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THE IMPACT OF CULTURE on management and leading styles, working and thinking styles, learning and te

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Title: THE IMPACT OF CULTURE on management and leading styles, working and thinking styles, learning and te


1
THE IMPACT OF CULTURE on management and leading
styles, working and thinking styles, learning and
teaching styles
  • Seminar The training of cross-cultural
    competence and skills
  • Lecturer Prof. Dr. Beneke
  • Students Anke Boettcher, Kathrin Pinker

2
  • Introduction
  • Attitudes towards culture
  • National culture
  • Corporate culture
  • Different business areas
  • Conclusion

3
technology leadership negotiation
creativity feedback time rewards
labels science machines
hierarchies
4
Attitudes towards culture
  • Parochialism our way is the only way
  • Cultural Blindness - People do not recognize
    cultural differences in order to be just and to
    treat everybody equally.
  • Ethocentrism our way is the best way
  • Synergy Cultural diversity is recognized and
    can lead to both advantages and disadvantages.

5
Synergy
  • Cultural diversity ? key ressource
  • Managing the impact of diversity rather than
    ignoring the diversity
  • Result is more than the sum of the single
    contributions
  • Advantages more flexible, creative and open to
    new ideas

6
Synergy
  • Culturally synergistic Problem Solving
  • Recognition of the problem
  • Analysis from different perspectives
  • Solution appropriate for all cultures

7
  • Introduction
  • Attitudes towards culture
  • National culture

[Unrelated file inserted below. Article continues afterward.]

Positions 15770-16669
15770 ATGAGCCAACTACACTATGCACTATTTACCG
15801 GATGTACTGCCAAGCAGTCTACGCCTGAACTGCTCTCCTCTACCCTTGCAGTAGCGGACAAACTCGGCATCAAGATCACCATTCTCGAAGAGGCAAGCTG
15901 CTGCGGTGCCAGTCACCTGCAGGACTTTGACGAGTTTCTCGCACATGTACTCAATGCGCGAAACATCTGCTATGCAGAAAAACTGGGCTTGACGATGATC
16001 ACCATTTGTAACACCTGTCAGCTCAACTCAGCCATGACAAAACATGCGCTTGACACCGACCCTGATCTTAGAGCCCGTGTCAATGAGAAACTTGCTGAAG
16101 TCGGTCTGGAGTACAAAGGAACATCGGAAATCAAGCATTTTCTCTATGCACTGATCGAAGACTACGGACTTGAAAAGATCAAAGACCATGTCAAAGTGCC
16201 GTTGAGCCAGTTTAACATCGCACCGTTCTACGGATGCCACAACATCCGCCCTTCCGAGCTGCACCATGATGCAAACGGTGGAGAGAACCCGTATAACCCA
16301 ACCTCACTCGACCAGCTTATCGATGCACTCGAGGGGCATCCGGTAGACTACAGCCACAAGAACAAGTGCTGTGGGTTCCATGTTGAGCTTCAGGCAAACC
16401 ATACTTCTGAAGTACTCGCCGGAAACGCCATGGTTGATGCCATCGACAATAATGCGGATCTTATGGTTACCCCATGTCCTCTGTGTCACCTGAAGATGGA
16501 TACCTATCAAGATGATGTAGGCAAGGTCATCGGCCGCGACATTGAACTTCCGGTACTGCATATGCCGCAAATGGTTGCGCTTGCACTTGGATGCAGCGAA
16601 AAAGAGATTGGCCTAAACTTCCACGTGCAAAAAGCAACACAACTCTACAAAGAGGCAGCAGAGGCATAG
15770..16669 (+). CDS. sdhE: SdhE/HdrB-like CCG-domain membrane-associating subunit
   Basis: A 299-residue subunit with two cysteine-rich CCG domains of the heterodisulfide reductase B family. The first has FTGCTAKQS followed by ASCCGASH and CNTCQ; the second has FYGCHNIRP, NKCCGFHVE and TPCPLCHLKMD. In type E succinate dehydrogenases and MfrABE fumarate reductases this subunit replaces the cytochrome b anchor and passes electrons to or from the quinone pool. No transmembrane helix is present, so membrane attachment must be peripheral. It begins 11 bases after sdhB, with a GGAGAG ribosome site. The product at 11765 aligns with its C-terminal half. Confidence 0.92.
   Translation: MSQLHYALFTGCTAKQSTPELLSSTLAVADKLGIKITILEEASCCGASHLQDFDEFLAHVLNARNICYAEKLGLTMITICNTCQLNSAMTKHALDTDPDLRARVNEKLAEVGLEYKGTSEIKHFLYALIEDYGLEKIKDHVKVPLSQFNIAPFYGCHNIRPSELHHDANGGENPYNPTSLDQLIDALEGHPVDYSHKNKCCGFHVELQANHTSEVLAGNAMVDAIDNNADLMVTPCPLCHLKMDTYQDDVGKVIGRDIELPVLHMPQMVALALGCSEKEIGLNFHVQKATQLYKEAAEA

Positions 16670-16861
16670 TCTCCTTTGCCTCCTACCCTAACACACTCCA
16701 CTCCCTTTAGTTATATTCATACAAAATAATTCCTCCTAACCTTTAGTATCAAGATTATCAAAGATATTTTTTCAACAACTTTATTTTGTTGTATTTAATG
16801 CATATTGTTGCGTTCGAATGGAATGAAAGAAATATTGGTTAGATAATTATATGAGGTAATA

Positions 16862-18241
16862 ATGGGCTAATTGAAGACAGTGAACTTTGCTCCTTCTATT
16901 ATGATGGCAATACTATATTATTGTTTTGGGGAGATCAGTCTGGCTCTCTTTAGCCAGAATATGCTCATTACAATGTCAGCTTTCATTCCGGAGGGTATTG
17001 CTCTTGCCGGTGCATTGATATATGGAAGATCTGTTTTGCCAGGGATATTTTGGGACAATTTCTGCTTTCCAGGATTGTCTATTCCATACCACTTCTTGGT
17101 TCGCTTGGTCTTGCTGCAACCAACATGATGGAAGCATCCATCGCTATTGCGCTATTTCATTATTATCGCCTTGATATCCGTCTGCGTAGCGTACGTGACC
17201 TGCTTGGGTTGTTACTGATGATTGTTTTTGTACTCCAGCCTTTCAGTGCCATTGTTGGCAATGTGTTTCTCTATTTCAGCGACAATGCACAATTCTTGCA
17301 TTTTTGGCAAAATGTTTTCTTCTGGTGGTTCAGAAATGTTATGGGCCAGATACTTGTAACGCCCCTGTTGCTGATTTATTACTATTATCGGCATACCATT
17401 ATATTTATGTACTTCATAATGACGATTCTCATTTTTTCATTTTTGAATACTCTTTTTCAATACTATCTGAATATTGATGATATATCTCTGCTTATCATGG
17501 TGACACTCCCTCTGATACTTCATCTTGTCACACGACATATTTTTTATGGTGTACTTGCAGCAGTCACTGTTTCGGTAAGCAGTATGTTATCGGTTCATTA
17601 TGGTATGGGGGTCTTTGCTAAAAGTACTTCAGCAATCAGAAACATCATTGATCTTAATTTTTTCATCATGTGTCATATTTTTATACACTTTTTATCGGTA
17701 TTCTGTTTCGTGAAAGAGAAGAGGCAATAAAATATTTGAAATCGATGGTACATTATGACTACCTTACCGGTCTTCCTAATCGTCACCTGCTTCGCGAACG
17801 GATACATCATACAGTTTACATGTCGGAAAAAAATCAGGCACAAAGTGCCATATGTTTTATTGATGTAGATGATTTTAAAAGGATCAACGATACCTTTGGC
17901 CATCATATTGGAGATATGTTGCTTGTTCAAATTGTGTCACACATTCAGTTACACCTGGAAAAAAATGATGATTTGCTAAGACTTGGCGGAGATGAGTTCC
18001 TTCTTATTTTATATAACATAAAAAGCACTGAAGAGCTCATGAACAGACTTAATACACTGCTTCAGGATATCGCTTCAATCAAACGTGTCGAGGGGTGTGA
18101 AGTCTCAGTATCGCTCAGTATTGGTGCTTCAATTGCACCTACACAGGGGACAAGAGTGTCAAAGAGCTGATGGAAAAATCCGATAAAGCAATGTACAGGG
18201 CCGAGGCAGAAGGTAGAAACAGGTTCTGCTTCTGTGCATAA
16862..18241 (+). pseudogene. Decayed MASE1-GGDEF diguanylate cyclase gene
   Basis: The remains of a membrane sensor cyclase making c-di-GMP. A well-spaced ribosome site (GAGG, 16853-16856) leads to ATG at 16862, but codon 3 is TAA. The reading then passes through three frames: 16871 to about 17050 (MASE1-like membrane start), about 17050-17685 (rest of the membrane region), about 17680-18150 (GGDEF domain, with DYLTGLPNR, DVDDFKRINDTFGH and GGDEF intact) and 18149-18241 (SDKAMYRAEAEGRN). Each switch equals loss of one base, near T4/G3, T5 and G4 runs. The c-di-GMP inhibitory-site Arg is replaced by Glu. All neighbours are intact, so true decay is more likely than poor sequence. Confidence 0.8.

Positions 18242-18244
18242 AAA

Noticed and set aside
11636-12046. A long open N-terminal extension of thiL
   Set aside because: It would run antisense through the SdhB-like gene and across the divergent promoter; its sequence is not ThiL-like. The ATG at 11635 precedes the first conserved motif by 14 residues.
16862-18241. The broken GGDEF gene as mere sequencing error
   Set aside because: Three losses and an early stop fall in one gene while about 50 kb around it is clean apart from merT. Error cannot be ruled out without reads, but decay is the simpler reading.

• Corporate culture
  • Different business areas
  • Conclusion

8
First example Management by objectives (employer
and employee decide together on an objective,
which the employee has to achieve within a
certain time. After that period of time the
result is evaluated.)
  • Crucial dimensions are
  • Power distance
  • Individualism
  • Relation to nature

9
Second example Feedback
  • Crucial dimensions
  • Individualism (losing face)
  • Relation to nature
  • Communication style

10
  • Introduction
  • Attitudes towards culture
  • National culture
  • Corporate culture
  • Family culture
  • Eiffel Tower culture
  • Guided Missile culture
  • Incubator culture
  • Different business areas
  • Conclusion

11
The Family Culture
  • Person-oriented
  • Hierarchical father-children relationship
  • Ascribed status
  • Culture clusters Greece, Italy, Japan,
    Singapore, South Korea, Spain, other nations
    which industrialized late and smaller companies

12
The Eiffel Tower Culture
  • Hierarchies
  • Ascribed status to a role and not to a person
  • Task-oriented
  • Personal relationships are not desired
  • Culture clusters Austria and Germany

13
The Guided Missile Culture
  • Egalitarian
  • Task-oriented
  • Status is achieved
  • Individualistic
  • Culture clusters USA, Norway, Ireland

14
The Incubator Culture
  • Person-oriented
  • Egalitarian
  • Minimal hierarchies and structure